We used the ‘CPU’ test built into Cinebench R15.
WinRAR’s built in benchmark and hardware test can help us outline the performance differentials between each motherboard. We record the amount of data processed after a 30-second run.
We measured the average frame rate achieved for a task of converting a 4.36GB 720P H.264 movie (in the MKV container) to one in the MP4 container.
All three of the processor-related benchmarks are also sensitive to memory bandwidth and frequency. The use of dual-channel memory positions ASRock’s X99E-ITX/ac motherboard in bottom place for the trio of tests, however the margin by which it consistently loses is very slim (consistently less than 1%). Just stepping up to the 2666MHz memory frequency used by the comparison boards would probably regain a 1% performance margin.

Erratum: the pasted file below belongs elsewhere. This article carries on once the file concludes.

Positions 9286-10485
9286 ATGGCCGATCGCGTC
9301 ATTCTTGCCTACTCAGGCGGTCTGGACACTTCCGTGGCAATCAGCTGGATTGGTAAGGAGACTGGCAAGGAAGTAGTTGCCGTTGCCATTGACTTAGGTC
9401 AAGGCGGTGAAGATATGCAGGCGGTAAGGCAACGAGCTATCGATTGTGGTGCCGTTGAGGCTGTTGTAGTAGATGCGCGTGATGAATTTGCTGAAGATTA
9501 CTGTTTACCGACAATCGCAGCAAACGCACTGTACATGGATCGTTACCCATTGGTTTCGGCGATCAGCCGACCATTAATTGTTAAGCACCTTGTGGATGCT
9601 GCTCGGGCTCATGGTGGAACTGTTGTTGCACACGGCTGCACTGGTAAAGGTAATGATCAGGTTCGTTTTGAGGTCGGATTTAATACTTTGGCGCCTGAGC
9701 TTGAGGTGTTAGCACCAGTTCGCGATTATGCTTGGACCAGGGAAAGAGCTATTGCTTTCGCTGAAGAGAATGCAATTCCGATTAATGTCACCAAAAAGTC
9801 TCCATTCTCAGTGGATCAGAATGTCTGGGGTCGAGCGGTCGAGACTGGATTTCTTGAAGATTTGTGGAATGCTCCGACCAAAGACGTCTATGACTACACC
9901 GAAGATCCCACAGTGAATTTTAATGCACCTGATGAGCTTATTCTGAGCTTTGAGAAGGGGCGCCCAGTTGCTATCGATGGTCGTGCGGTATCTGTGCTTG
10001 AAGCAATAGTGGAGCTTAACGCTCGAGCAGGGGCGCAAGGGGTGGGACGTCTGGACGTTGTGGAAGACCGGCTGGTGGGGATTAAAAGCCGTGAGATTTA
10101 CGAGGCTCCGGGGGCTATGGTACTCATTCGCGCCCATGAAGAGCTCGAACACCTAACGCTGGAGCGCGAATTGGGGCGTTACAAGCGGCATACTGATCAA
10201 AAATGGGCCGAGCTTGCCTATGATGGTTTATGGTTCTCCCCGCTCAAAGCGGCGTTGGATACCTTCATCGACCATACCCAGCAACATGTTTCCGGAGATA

Stepping back and putting the performance levels into perspective, it is easy to be pleased with the numbers shown by ASRock’s X99E-ITX/ac-based system. Rendering, archival, and media conversion performance is a smidgen slower than ATX-powered X99 systems, but the ASRock board is able to be housed inside a tiny chassis that can be transported with relative ease.
You simply cannot get anywhere near this level of performance from any other equally portable system that uses consumer hardware.